If at First You Don’t Succeed, Go Home and Call Your Girlfriends
When you’re young, dating is all about who you want to make out with, but when you are a single parent, you’re older and wiser. You’ve fallen in and out of love. You’ve watched your romance deteriorate into divorce lawyers and alimony negotiations, so you know better than to choose a mate based solely on their height, eye color or how cute they look in a baseball cap. The question is, with all that you’ve got going on – including a full-time job, children, an ex-spouse, and financial obligations – do you have the time and energy to invest in finding someone who can be your best friend for the second half of your life?
When you first emerge from divorce, dating sounds like fun. You’ve been with one person for so long, and you dislike that person so much, that you can’t wait to get out there and meet the person that you should have married in the first place. You’re excited about the possibility that this time, you will get what you want. You will find someone tall, or blond, or supportive, or who loves to read, or whatever your former spouse lacked that you missed the most. And you’ll never date anyone who (fill in the blank with your ex-spouse’s most annoying trait) again.
At first, dating is fun. It is incredible to experience the sensations of falling in love again when you thought you had settled into a comfortable rut with the only person you’d be kissing for the rest of your life: butterflies in the stomach, the complete inability to concentrate on anything but the countdown until the next time you see them, the first time they reach for your hand. If you’ve spent the last fifteen years thinking you’ll never have a first kiss again, you savor it when it happens. This is the upside of post-divorce dating: the things that we took for granted when we were young we don’t take for granted anymore, because now we realize how rare they are.
Advantages of dating include meeting new people, trying new things and, if you’re lucky, falling in love. But dating isn’t all bliss, and sometimes you don’t make a love connection. Sometimes you meet someone who is not a romantic match but that stays in your life as a friend. Sometimes you meet someone who you think might be the someone you’ve been waiting for, but then they vanish like Houdini, and you’re left to overanalyze, doubt yourself, change their name in your phone to DO NOT CONTACT and cry in your Ben and Jerry’s until you finally realize that the problem was never you, it was them. At this point, you also realize that you’re too old for a week-long post-breakup crying hangover, and maybe dating isn’t so much fun after all.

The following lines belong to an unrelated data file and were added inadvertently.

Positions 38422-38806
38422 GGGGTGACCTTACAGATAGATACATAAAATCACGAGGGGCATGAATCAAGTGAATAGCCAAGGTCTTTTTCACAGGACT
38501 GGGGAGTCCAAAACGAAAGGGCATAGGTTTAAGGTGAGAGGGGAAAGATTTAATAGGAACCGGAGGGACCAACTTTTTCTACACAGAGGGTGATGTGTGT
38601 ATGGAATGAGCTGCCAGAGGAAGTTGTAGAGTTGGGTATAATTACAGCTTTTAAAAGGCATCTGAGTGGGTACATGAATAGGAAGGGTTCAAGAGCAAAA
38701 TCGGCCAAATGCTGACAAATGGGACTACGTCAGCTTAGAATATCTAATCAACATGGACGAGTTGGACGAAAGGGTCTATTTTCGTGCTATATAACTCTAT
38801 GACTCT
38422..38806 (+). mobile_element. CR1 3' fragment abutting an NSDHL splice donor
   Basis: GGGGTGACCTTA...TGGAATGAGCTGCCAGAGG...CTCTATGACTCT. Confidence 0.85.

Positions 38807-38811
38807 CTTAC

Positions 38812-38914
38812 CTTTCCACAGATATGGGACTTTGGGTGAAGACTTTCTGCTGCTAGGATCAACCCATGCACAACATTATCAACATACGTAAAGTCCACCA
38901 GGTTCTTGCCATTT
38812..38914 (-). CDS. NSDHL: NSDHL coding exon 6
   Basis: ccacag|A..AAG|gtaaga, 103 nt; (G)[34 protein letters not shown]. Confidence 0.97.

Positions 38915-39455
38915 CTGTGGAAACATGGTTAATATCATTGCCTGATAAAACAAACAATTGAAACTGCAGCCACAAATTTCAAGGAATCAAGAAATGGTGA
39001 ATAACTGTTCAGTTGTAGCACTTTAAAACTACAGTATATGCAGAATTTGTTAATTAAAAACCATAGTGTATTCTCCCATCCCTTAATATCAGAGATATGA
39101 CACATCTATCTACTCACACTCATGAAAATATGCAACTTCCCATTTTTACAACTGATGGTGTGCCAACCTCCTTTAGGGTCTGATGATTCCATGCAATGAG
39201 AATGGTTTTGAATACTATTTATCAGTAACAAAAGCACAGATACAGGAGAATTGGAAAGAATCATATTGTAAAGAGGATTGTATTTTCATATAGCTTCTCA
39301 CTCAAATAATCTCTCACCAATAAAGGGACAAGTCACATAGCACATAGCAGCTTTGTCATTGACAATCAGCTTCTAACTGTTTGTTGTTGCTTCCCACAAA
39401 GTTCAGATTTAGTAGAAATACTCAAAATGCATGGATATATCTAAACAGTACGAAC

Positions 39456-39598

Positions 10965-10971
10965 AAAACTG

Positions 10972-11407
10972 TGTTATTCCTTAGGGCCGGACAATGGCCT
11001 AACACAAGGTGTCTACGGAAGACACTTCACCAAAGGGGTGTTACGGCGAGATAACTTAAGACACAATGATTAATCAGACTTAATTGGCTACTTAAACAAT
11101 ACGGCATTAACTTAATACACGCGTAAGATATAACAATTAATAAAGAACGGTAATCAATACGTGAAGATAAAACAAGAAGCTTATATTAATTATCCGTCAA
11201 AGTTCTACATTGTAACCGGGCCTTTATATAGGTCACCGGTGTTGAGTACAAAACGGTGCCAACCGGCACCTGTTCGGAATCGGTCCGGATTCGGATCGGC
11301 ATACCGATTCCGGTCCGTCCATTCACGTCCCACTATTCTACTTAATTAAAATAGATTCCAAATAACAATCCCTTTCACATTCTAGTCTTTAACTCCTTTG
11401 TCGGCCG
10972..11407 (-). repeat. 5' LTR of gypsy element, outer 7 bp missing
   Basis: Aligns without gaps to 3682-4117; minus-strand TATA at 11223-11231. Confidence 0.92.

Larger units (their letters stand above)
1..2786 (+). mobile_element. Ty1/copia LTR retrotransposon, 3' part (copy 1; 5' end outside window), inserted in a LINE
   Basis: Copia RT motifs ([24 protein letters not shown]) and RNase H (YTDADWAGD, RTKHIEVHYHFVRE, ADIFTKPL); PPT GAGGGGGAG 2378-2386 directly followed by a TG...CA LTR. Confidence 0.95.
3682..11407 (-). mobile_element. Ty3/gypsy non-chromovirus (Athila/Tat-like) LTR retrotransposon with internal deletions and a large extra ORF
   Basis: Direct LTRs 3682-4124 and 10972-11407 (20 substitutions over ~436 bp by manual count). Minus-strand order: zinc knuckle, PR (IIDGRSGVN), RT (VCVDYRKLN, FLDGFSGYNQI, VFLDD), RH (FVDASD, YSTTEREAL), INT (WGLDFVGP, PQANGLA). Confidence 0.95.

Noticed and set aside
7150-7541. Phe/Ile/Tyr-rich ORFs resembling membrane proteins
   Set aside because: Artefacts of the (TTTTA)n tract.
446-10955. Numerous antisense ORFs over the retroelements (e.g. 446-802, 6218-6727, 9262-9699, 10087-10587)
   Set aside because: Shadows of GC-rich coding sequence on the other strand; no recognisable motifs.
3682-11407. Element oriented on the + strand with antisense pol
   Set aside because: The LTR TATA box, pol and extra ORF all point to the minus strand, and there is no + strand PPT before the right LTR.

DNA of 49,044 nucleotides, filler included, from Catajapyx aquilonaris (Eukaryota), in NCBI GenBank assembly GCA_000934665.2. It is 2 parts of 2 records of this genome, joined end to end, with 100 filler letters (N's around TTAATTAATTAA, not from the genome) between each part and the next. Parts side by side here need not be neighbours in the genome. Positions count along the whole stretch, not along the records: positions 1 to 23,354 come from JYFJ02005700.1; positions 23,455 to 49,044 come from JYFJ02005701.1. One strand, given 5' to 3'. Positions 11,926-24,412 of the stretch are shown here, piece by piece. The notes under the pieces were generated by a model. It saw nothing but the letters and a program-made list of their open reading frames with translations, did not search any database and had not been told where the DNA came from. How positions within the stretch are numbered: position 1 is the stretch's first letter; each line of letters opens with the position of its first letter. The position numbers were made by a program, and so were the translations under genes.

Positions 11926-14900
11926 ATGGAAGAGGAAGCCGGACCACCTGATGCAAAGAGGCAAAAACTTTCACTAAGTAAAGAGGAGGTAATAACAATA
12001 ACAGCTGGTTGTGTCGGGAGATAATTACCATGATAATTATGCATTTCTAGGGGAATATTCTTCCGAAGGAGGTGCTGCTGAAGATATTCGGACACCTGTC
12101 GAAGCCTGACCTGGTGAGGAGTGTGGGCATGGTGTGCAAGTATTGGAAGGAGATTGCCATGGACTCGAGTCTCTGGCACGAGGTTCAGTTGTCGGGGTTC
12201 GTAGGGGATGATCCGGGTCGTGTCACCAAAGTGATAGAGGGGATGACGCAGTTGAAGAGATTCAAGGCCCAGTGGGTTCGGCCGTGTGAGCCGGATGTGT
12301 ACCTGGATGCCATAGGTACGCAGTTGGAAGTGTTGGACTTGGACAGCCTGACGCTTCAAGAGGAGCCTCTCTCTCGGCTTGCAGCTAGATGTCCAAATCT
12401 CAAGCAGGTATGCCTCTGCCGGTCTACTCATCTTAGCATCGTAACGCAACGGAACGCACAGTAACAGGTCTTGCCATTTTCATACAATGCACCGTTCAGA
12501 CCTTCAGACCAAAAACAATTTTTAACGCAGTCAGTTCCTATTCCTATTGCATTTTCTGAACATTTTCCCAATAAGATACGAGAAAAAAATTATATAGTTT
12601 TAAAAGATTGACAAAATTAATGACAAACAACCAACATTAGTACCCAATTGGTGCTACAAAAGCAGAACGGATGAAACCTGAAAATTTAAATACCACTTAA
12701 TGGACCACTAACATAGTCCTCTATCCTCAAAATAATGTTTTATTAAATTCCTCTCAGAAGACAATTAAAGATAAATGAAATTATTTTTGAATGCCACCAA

Just as there are lovely moments that will make you feel like you’re twenty again, there are agonizing moments that will make you feel like you’re twenty again. Waiting for a phone call that never comes; falling for someone who doesn’t fall for you or who can’t be trusted with your heart; seeing what you want to see instead of what is there, and finding out that the truth is much uglier than the lies you should have known better than to believe.
If you’re an extrovert who loves to meet new people and have somewhere to go every night, perhaps you will love post-divorce dating. But for most of us, the novelty quickly wears off as we realize that what we are hoping to find may not exist, or the amount of time and effort it will take us to find it can’t be sustained while we’re also juggling full-time jobs and children. I have several divorced friends, and we’ve all had similar experiences. We began post-divorce dating with high hopes, but after years of stressful first dates, forced conversations, awkward silences, and heart-wrenching disappointments, most of us stopped dating. We decided that our time is too valuable to waste sitting across the table from someone we have no future with, daydreaming about how we can politely excuse ourselves, go home, and commiserate with our girlfriends on the phone about yet another dating disaster.
Single parent dating is complicated and frustrating, but it is also a great adventure, albeit one that is not without risks. There is the possibility of finding someone who will hold your hand through the setbacks, celebrations, funerals, and parties that will encompass the rest of your life – someone you can look forward to coming home to, and to cuddling with at night. There is also the possibility of becoming entangled with someone who will take your love and use it as a weapon to destroy you. Each person must ask themselves which is worse: the risk of getting your heart broken, or the risk of growing old alone? What do you want more, a partner, or self-preservation? The answer is not the same for everyone.
Dear readers, if you’re a single parent dating, my sincerest condolences. Be safe, and may the odds ever be in your favor.
If you’re a single parent dating, what have your experiences been? Do you think dating is worth the effort or have you given up?